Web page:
Wow, who works like that?

Yeah, and when the show runner is an old homie, it makes it easy to get your ideas taken seriously.

Did you go to Tulsa knowing this?

I had no clue when I went to Tulsa. I went there when I was finishing up the movie Fuckery and trying to get used to my new surroundings. Fuckery was released, but it didn’t pick up right away. Then it actually did one physical screening—in Toronto. Then COVID happened, and we went inside. That’s when I wrote Lords of Earth, which got on the Blacklist (blcklst.com), which then got me an agent and a manager. So, all that crappiness of the first couple of years just kind of paid off from the screenplay and then kind of just slowly built back up from that. Sterling [Harjo] made the show [“Reservation Dogs”], and it has taken off. And then getting to direct two episodes so far. It’s opening up more opportunities for me. Now I’m in the writer’s room, and it got me a couple of other TV directing offers and a feature film deal, hopefully.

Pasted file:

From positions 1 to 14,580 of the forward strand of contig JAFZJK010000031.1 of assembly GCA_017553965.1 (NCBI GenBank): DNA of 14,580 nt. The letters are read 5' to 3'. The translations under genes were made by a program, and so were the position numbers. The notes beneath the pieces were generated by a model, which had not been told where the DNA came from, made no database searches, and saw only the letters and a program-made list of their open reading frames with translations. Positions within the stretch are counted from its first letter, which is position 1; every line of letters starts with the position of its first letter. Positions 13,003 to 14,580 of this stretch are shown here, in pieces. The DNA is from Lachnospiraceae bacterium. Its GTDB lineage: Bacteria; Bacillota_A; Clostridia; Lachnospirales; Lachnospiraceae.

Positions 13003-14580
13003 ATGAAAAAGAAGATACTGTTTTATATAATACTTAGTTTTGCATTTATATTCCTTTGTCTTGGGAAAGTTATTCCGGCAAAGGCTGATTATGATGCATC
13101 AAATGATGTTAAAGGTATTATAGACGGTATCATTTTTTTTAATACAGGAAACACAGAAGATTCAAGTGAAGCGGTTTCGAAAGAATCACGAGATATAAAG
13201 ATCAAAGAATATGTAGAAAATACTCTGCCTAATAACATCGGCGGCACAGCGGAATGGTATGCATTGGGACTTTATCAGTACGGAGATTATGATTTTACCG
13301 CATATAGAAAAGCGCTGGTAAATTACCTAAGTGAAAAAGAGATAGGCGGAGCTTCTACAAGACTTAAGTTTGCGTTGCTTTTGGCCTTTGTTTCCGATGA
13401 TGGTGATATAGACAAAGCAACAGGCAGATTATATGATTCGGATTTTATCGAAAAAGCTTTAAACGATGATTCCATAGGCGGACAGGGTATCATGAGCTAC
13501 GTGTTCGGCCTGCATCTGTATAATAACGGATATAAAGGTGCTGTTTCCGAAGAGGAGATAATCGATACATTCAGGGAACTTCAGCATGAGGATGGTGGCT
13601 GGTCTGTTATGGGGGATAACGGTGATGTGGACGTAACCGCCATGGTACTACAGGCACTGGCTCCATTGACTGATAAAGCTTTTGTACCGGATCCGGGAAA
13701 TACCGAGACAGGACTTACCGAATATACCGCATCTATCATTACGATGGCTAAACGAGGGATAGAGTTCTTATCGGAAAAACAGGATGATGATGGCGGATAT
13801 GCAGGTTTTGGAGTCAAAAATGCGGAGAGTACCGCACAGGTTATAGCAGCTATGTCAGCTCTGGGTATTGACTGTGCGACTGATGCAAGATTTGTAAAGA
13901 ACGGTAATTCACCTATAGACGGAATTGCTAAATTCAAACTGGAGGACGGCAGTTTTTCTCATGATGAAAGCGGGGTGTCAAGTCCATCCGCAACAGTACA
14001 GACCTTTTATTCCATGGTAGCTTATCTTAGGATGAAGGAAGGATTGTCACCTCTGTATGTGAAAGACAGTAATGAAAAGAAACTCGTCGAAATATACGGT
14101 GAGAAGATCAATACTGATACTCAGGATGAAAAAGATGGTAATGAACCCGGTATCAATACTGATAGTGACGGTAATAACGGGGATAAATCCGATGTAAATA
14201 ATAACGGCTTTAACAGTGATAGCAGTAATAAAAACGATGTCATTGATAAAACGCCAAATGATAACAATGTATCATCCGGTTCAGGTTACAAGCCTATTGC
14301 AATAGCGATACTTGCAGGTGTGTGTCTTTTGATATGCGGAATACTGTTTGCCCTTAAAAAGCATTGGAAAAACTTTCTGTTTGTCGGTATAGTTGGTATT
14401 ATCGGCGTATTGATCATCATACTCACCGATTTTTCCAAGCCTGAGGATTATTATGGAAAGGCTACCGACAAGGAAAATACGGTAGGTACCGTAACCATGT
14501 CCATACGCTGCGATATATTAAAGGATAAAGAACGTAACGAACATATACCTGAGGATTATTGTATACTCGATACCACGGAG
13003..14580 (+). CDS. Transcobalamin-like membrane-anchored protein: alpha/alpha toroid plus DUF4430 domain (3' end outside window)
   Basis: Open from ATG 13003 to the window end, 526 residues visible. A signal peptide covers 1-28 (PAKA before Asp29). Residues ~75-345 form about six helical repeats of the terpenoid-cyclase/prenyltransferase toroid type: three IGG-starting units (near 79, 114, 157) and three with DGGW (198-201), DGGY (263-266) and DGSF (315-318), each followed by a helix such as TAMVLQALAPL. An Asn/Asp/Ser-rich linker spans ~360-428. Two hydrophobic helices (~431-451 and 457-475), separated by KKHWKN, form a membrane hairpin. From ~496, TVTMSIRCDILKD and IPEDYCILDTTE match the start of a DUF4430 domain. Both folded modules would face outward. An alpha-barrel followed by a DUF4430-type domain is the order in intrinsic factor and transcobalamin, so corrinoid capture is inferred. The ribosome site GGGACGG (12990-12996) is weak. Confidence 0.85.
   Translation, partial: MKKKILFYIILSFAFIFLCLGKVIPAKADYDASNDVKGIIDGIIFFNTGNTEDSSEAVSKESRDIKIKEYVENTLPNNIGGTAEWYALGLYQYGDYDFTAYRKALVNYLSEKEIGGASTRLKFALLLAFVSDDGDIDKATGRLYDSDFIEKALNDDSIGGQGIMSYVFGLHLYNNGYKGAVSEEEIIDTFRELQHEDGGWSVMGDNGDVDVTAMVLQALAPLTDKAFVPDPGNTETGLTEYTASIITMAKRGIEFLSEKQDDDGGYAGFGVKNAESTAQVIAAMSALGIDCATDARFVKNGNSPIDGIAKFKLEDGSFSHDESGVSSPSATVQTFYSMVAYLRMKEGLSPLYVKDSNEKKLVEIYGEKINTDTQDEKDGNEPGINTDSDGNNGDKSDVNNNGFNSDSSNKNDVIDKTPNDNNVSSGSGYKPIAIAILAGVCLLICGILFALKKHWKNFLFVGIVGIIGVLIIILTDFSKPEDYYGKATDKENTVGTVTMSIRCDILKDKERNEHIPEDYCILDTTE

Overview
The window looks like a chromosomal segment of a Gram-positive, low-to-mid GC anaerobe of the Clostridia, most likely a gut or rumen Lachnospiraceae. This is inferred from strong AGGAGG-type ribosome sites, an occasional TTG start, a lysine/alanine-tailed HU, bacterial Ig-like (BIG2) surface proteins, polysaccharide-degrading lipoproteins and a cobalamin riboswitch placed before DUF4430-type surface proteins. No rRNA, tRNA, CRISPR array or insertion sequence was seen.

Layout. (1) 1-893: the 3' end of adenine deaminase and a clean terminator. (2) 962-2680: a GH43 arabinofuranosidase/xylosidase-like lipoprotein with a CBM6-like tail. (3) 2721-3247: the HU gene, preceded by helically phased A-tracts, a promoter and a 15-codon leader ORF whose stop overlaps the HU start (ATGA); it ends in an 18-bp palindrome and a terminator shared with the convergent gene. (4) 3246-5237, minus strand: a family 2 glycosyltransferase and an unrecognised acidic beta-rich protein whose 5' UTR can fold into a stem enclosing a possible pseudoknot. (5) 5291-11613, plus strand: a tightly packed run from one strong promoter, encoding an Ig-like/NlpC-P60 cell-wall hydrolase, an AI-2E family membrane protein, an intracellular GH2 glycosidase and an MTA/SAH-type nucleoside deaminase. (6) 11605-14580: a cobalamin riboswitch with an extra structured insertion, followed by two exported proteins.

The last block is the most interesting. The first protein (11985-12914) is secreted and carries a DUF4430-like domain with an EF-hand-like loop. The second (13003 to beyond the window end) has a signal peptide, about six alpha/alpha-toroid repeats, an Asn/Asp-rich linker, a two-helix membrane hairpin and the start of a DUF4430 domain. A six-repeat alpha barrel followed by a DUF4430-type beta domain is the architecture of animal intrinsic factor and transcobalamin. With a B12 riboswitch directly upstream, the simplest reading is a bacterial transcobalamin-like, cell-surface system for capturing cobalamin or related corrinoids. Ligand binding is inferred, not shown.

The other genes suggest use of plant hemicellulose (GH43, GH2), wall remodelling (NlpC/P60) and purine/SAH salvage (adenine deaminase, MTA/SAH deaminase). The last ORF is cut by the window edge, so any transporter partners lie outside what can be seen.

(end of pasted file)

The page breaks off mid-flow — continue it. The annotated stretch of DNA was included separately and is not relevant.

Do you feel like an overnight success. And is this a cultural phenomenon?

So just, like, how big of a wave this thing has had across the U.S., but also in Australia and a couple of other countries that are playing it now. And then people like Barry Jenkins [director of Moonlight] and Mindy Kaling [“The Office, “The Mindy Project’] and all these other notable creators are taking notice and giving it a shout-out. It’s a lot. It’s interesting to see how this all just turns out. We’re only four episodes in, we haven’t even finished the full season yet. It’s weird, I don’t know if it’s a cultural shift, but it’s something. It’s definitely something happening.